Working with perforated window films proves that there are times when a material intended for one use can fill an entirely different need, sometimes with greater ease of application and more benefits for the clients. That is the case with perforated window vinyl, which was designed to cover the windows of vehicles while allowing the occupant to see out and at the same time making the entire surface of a vehicle an advertising space. The same concept applies to storefront windows, which represent a huge amount of wasted advertising real estate.
It didn’t take long for some sign companies to realize the potential of digitally printed perforated vinyl on storefront windows to create a billboard-sized graphic at ground level, drawing potential customers directly to the front doors. To get the perspective on wrapping building windows, I spoke with three sign companies that have been doing just that for anywhere from eight months to seven years.
Christine Dahlquist of BIG Images in San Luis Obispo, Calif.; Steve Jedele of Steve’s Custom Signs in Ann Arbor, Mich.; and Joey McClinton of M&M Grafix in McNeill, Miss.; all agreed that the advantages outweigh the drawbacks when selling, printing and applying perforated vinyl on storefront windows. All three shops print their graphics in-house, and do their own application and removal. Since most removals are done in preparation for a new graphic, they offer that service at a reasonable cost to encourage new business.
Perforated vinyl on store windows not only takes advantage of a large advertising space, but also offers privacy by blocking the view in while allowing those inside to see out. Since the vinyl is up to 70 percent solid, it also reduces light and heat, much like tinting. This effect is increased if the majority of the image is white or pastel colors.
In many cities, window graphics are not as strictly regulated as other types of signs, and some don’t require a permit at all. When there are restrictions, the amount of coverage is often limited to 20 percent or 25 percent, so as long as 75 percent of the windows are left open, a big impact can still be achieved. In some cases, as long as no logos or copy are included, a store will be allowed to project large images of products or services they offer out on the street.
Compared to temporary signs such as banners, full-coverage window graphics are considerably more expensive, since they are often much larger and should be applied and removed by professionals. But with all of the benefits listed above, a smart client will see the value of wearing their image on the outside.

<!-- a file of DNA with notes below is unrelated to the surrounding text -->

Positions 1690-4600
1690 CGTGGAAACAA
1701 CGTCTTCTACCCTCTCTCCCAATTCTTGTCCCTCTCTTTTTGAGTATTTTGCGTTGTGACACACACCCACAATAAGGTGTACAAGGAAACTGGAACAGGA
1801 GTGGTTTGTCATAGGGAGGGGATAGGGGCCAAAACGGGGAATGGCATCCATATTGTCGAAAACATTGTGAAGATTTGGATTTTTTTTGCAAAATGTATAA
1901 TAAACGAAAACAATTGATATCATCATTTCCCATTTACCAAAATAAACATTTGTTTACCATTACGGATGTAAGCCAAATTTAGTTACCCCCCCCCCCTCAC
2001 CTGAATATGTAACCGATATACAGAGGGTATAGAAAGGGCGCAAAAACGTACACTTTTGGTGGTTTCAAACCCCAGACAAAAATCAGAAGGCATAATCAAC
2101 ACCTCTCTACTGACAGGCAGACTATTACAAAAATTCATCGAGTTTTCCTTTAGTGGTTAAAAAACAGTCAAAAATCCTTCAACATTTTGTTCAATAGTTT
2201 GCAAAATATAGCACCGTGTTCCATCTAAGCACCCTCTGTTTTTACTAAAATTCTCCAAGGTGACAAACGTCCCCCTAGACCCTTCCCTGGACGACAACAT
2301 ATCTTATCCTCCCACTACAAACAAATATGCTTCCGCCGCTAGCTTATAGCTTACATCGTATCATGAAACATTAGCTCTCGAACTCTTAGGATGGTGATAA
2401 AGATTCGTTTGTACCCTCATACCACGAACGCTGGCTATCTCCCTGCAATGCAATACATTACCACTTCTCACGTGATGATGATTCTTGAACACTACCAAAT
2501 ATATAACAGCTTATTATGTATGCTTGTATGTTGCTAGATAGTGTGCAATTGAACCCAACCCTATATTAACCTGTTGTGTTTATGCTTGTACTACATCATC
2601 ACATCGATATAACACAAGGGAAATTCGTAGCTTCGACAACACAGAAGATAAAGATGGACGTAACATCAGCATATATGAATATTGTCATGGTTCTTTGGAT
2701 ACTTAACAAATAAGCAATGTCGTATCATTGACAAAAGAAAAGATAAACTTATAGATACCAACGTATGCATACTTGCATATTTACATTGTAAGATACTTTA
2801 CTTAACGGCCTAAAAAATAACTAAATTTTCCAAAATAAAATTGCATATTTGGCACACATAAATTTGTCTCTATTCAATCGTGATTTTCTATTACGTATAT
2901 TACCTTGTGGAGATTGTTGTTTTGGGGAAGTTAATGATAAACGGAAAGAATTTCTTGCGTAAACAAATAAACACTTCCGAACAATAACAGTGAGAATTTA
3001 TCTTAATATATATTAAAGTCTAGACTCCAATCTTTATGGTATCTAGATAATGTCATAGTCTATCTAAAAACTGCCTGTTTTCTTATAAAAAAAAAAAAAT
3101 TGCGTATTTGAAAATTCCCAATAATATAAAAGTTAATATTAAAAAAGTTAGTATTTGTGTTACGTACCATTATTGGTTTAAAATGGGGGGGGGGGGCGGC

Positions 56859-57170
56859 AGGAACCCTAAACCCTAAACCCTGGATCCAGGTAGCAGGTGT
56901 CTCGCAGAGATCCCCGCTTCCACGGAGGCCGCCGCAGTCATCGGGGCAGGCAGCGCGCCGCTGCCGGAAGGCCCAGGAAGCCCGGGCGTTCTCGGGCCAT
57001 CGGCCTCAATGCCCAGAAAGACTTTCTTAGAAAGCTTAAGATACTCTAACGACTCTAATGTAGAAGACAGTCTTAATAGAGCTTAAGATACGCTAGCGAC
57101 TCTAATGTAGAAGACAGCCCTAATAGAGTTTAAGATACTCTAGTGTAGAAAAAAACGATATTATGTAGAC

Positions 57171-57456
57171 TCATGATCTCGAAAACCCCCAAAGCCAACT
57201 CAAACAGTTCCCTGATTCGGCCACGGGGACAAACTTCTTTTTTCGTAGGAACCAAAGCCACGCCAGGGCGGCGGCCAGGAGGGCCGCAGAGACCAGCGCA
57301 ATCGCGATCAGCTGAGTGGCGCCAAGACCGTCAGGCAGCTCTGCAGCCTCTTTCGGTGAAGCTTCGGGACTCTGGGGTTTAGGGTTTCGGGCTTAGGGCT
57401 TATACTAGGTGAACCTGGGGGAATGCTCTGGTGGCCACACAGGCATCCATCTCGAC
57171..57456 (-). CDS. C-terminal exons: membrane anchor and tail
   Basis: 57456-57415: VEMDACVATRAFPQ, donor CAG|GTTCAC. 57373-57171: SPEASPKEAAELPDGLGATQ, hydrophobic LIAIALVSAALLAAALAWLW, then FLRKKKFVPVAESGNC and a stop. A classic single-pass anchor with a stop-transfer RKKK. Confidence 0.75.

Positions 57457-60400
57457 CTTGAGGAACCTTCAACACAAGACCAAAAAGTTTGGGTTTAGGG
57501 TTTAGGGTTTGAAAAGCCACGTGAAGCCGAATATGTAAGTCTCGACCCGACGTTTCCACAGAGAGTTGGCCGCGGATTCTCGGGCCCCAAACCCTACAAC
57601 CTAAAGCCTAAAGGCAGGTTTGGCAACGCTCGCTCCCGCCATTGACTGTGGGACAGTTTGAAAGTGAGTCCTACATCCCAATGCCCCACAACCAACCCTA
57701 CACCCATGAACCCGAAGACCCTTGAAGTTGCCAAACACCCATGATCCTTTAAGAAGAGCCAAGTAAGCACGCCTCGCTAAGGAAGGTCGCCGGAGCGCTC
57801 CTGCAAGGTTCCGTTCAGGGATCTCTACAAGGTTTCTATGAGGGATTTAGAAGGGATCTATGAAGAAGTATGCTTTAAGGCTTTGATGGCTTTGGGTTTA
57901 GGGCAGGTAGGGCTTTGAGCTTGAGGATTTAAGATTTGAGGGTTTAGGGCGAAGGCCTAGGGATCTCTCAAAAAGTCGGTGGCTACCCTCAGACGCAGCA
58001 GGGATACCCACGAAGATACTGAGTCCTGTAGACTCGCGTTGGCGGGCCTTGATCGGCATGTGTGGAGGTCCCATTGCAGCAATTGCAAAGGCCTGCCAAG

Unfortunately, the view through the vinyl is reversed at night if the lights are on the inside, and the saturation of colors on perforated vinyl is not as intense as on solid vinyl, but these are minor disadvantages when compared to the benefit of covering the building with high-impact graphics.
BIG Images started experimenting with perforated film seven years ago with their HP aqueous printer, but switched to a solvent printer three years ago so they could eliminate the need to laminate. Their vinyl of choice is LexJet FLEXcon SEETHRU-SIGN because it is dependable, easy to work with and the company has a great reputation and offers a good guarantee. They don’t do vehicle wraps, and find that the perforated material retains visibility even in the rainy season, as long as it is applied vertically. They prefer working on flat windows rather than the curved, oddly shaped windows of vehicles, and point out that there is less waste generated as well.
BIG Images started with its own storefront, which began selling itself immediately. A lot of its clients come from marketing companies, and when it organized a marketing association and started holding meetings at their shop, word of mouth began to spread. The largest window BIG Images has done to date was about 8' x 33', wrapping around a corner.
Steve’s Custom Signs did its first perforated window job about five years ago on a vehicle, but since then the majority of windows covered have been on buildings. Steve’s Custom Signs finds flat applications to be easier, since you don’t have to deal with compound curves or windshield wipers. The shop uses a Mimaki JV3 54" printer and several different brands of vinyl depending on the length of time and the budget. If it is a short-term application, no laminate is necessary. They do their own installation and removal, and offer those services to other shops, as well. The largest area they have covered so far was about six feet by eight feet.
M&M Grafix is the newcomer to the technique, starting about eight months ago, when their first job that called for see-through graphics happened to be for a retail store. They also do vehicle wraps, and report that the use of perforated vinyl is split about 50/50 between the two. They find vehicle wraps to be easier because the area to be covered is usually smaller, and no ladders are required.
M&M uses a Roland XC 540 54" printer, preferring 3M IJ8171 vinyl with a laminate for both storefronts and vehicles because it increases durability and improves visibility even when it rains. Without the laminate, the shop finds that water can get trapped in the holes and make the view-through the vinyl blurry. The largest window M&M has done to date was about 6' tall by 15' wide.
If you haven’t already investigated the possibilities of window graphic applications, you may be pleasantly surprised to find that your local ordinance allows for considerable flexibility so that you can help your clients showcase the goods and services offered inside their store with high-impact, see-through window advertisements.